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GeoPrac.net is a community of practitioners of geotechnical engineering, geological engineering, engineering geology, geophysics, hydrogeology and related disciplines. We offer members and visitors the foremost collection of geo-related articles, news, and online resources to keep those geo-professionals in practice at the forefront of their respective fields.

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Kansas City Company Uses US Product, TerraThane, to Keep Natural Gas Flowing in Nation’s Ninth Largest Gas Reserve
GeoNews - Press Releases
Written by Randy Post   
Friday, 14 April 2017 08:21

TerraThane geotechnical polyurethane saves slab at hydraulic fracturing stationFORT LUPTON, CO—An unfortunate inlet line break at one of Anadarko Petroleum's hydraulic fracturing stations in Weld County, Colorado just north of Denver, allowed injection fluid to wash out the end of the pumping station and get beneath the concrete slab foundation causing erosion. The voids created beneath the slabs were from three inches to five inches and left the slab floor uneven. The general contractor for the station, Open Range Services, initially thought to use the legacy method of mudjacking, or pressure grouting: pouring a thick grout of mixed concrete and other aggregates into the void, or backfill, but the "mud" is heavy which can affect the surrounding soil, time consuming, and difficult to apply and clean, and backfilling would have required the costly process of ripping out the slab and replacing it. Instead, they contacted Pro Foundation Technology, based in Kansas City, MO, to learn more about a contemporary technology called "foamjacking" or "polyjacking," which uses lighter weightgeotechnical polyurethane foam instead of grout.

[Editor] Click through for the rest of the press release from GeoPrac.net sponsor, NCFI Polyurethanes! [/Editor]

 
Breakthrough! Bertha TBM Completes Alaskan Way Viaduct Tunnel in Seattle
GeoNews - Project Related
Written by Randy Post   
Tuesday, 04 April 2017 22:29
Seattle Tunnel Partner workers roosting in the spokes of the Bertha TBM after the breakthrough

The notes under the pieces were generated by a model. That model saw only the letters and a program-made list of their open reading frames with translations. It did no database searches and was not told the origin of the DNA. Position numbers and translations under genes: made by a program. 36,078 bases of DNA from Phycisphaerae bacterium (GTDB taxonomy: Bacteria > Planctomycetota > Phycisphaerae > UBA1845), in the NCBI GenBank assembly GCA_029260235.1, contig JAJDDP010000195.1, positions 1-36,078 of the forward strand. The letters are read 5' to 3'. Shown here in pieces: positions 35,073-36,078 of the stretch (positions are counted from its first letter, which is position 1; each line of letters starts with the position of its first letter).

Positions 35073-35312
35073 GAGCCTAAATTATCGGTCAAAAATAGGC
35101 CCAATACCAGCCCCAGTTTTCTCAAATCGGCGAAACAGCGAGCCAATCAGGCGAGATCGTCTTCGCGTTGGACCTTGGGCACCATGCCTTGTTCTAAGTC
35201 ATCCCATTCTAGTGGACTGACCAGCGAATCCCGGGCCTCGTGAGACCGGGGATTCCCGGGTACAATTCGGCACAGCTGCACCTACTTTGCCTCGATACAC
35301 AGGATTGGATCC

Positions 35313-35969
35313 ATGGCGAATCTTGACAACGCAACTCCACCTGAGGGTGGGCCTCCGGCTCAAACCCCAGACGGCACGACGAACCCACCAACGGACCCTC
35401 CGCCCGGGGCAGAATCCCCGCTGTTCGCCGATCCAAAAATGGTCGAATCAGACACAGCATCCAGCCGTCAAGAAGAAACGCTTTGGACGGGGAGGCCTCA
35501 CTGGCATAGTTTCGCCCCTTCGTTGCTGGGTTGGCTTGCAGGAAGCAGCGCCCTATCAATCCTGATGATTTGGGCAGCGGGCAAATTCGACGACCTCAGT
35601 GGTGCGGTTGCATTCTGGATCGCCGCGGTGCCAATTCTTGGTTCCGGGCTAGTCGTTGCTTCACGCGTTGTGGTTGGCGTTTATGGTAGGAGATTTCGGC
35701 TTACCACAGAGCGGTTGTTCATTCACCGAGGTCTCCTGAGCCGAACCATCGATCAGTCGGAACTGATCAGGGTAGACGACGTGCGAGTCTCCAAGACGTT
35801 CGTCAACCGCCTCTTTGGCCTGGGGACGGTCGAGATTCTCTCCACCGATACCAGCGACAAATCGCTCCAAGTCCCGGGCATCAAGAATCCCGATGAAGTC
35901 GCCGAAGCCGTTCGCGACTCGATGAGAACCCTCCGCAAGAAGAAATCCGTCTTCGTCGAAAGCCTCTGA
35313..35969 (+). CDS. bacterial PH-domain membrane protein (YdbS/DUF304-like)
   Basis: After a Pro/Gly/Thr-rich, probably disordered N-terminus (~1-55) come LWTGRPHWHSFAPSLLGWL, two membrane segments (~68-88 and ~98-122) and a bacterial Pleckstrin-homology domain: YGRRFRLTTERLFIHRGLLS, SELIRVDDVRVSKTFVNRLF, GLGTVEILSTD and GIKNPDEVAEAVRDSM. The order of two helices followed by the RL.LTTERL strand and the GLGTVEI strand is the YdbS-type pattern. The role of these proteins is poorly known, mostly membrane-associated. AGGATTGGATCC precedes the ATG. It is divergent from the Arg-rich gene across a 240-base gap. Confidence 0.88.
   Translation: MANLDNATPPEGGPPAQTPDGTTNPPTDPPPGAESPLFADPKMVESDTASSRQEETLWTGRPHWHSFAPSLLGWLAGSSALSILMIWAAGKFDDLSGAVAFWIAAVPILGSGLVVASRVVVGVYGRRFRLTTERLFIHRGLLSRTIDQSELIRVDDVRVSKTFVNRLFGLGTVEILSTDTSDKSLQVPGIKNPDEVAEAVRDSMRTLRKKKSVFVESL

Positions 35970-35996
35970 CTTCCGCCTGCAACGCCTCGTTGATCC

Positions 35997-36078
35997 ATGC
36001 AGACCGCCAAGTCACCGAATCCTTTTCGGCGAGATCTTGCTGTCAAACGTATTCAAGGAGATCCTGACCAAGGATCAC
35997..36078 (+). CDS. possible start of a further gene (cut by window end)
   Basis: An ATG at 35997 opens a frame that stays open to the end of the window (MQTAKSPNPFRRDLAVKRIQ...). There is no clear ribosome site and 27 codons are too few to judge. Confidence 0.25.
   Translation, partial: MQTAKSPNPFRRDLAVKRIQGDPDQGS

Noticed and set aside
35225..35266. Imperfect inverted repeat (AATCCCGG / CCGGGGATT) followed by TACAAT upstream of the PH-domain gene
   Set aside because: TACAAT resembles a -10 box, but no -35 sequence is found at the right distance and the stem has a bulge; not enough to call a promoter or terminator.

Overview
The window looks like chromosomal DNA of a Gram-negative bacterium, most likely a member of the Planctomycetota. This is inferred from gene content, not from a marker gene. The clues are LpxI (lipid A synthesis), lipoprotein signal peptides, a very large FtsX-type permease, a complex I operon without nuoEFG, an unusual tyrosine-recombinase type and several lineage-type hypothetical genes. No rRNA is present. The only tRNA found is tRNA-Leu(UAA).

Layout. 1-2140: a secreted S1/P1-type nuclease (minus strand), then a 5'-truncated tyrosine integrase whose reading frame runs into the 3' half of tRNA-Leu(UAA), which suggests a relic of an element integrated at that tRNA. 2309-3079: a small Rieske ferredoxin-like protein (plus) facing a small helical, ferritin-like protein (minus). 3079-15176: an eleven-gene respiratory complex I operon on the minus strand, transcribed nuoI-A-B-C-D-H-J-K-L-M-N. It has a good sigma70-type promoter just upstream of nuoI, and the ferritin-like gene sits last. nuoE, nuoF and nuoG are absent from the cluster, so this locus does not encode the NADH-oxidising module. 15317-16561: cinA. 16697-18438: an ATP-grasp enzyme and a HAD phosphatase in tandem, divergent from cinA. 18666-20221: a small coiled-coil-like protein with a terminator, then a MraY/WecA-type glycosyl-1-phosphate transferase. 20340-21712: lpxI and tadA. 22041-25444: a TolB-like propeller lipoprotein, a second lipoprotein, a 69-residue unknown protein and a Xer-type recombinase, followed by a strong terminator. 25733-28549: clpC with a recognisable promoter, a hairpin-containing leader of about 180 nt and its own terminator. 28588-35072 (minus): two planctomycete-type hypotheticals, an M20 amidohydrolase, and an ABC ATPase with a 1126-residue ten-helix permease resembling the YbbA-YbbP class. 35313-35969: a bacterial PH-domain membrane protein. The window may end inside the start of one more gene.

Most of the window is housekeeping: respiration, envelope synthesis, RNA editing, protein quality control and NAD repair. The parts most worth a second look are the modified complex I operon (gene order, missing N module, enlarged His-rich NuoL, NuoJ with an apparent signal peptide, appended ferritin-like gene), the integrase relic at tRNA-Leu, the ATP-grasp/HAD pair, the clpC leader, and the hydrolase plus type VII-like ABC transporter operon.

After tunneling 9,270 feet under downtown Seattle, the Bertha tunnel boring machine finally broke through at the north portal yesterday. The breakthrough marks a major milestone in the project to replace the seismically deficient SR-99 Alaskan Way Viaduct. The 57.5 foot diameter machine started tunneling in July of 2013, and I was fortunate enough to take a tour of it shortly after that. The Seattle Tunnel Partners team ran into some major problems in January of 2014 when they encountered an 8 inch well casing which damaged a seal inside the cutterhead which ultimately required the creation of an access pit and the replacement of the entire cutterhead.

Although the tunnel drive took two years longer than anticipated, and some significant cost overruns, this remains one of the most amazing engineering achievements of our lifetime! I highly encourage you to check out the article I wrote about the tunneling project and all of the interesting geotechnical features that go along with it after my tour of the project site. And you can check out my photos from the tour at the GeoPrac.net Facebook page. While you are there, give us a like! [Source: Read the full blog post from WSDOT. Image: GeekWire / Kevin Lisota]

 
Uncovering the Hidden Benefits of Buying New Software
GeoNews - Available Resources
Written by Randy Post   
Monday, 03 April 2017 23:38
Example of a geological profile generated with HoleBaseSI and the Civil3d Extension

A good way to begin building a business case for investing in new software and systems is to evaluate the time and cost in carrying out a typical task, such as producing site plans and geological profiles. Byrne Looby Partners have done just this and reaped significant benefits from using HoleBASE SI and the AutoCAD Civil 3D extension on The Irish Water projects.